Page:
In addition, we notice that only the TF features vector is able to detect and locate the seizure pattern in different channels. This is confirmed by the Mahalanobis distance[93] for which results are given in Table 8. This distance calculates the correlation/similarity between feature vectors, and is defined as follows:
where $\overrightarrow{x}$ and $\overrightarrow{y}$ are two feature vectors and S is the covariance matrix.
The results show also that the correlation is better detected using the complete 15 TF features vector. This suggests that features based on TF image processing techniques are able to help characterize better the abnormality patterns in newborn EEG signals, and also to detect and locate them on the scalp.
6 Conclusion and perspectives
This article concludes that it is possible to improve the analysis, classification and localization of nonstationary signals by using a general methodology that combines techniques from three complementary fields: TF signal analysis, image processing and multichannel analysis. The approach is illustrated on the key problem of newborn EEG abnormality diagnostic and localization for which a solution would help improve health outcomes for newborns. In addition, the same problem was also considered for the case of adults. More precisely, this article reports the results of a study on EEG abnormalities detection and classification in the case of monochannel TF analysis first, and then, the EEG abnormalities sources localization in the case of multichannel TF analysis. The novelties of this article include: (1) a comprehensive review of TF image processing techniques, and (2) a review of methods to process the TF representation of EEG signal considered as an image, as well as (3) a novel approach that combines the above with TF features to characterize the nonstationary newborn EEG signal, following [14–16].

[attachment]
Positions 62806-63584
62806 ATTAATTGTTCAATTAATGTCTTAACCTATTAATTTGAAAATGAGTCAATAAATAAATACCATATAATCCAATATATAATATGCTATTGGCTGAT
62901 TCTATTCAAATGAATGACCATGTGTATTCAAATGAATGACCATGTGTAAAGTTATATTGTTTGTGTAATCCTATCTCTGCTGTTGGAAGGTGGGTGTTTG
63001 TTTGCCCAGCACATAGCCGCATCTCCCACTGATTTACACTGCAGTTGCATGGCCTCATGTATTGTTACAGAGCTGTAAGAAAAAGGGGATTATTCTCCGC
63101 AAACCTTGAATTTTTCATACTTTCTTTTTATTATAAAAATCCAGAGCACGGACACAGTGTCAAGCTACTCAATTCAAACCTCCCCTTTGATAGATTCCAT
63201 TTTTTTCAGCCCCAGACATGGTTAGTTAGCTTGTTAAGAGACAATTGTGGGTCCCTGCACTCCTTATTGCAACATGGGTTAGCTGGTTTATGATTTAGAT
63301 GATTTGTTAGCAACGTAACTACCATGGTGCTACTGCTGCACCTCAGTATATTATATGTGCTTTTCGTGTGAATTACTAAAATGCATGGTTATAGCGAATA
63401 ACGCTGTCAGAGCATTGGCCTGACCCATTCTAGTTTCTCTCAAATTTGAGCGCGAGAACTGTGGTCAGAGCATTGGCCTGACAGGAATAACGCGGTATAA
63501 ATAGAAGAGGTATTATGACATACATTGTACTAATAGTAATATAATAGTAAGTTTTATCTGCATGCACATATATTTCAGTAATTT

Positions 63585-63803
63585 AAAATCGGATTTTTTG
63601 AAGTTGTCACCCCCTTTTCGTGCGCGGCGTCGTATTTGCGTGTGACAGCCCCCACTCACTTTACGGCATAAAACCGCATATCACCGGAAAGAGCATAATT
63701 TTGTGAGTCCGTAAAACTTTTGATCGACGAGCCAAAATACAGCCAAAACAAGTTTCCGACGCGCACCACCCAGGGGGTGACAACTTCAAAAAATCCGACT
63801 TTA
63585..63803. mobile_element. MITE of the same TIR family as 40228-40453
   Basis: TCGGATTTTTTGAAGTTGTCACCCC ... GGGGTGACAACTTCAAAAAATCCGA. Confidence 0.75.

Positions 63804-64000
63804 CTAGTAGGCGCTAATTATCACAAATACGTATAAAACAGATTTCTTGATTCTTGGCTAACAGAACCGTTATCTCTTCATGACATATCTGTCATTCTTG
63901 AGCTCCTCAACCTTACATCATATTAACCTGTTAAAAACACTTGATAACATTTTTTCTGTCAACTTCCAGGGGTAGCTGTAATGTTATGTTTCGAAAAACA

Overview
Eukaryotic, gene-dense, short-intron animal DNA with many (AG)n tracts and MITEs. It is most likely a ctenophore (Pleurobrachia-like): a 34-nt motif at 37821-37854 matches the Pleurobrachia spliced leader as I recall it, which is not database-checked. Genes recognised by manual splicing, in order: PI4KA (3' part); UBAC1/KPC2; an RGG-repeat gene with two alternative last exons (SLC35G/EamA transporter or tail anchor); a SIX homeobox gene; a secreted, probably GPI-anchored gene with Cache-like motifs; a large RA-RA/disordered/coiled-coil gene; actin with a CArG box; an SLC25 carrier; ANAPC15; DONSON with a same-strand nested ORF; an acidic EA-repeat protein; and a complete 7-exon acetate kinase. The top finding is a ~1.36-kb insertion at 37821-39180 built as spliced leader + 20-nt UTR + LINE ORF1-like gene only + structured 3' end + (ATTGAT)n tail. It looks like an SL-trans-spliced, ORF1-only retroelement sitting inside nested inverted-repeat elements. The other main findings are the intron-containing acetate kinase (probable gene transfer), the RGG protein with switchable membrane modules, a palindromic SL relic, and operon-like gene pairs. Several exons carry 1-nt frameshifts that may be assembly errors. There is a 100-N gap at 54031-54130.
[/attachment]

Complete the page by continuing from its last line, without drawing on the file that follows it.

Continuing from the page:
In particular, this article has adapted and applied a segmentation algorithm on the TF image in order to detect the region where all EEG information appear. Then, new morphometric features were defined based on the geometric shape of the segmented region. Two TF image classification methods were selected to evaluate the performance of the EEG classification using the selected TF features. These TF features were also able to evaluate the correlation between newborn EEG signals in order to locate the abnormality source on the scalp. The experimental results show that the features based on TF image processing techniques are able to improve the performance of both EEG classification and EEG abnormality source localization.
Finally, the above results allow further progress with a new focus on the adaptation of TF image processing techniques in order to better use them in the problem considered. This should result in a more advanced design for automatic abnormality diagnosis and localization systems based on a complete multichannel TF image processing approach. In addition, this work can be further refined by considering the TFD which is most appropriate for this TF image processing approach following the algorithmic perspective developed in [6, 94–96] and the selection criteria presented in [29].
Endnotes
^{a}Local polynomial approximationrelative intersection of confidence intervals (for more detail see [97]). ^{b}The compactness is the most popular shape feature, and is obtained by perimeter^{2}/area.
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Acknowledgements
The authors would like to thank Prof. Paul Colditz and his colleagues at the University of Queensland, Centre for Clinical Research, Brisbane, Australia for providing the Newborn data used in this article. This publication was made possible by a grant from the Qatar National Research Fund under its National Priorities Research Program award number NPRP 094652174.
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Boashash, B., Boubchir, L. & Azemi, G. A methodology for timefrequency image processing applied to the classification of nonstationary multichannel signals using instantaneous frequency descriptors with application to newborn EEG signals. EURASIP J. Adv. Signal Process. 2012, 117 (2012). https://doi.org/10.1186/168761802012117
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Keywords
 timefrequency signal analysis
 multichannel signal analysis
 instantaneous frequency
 timefrequency image processing
 image segmentation
 timefrequency feature extraction
 seizure detection
 EEG classification
 localization
 newborn EEG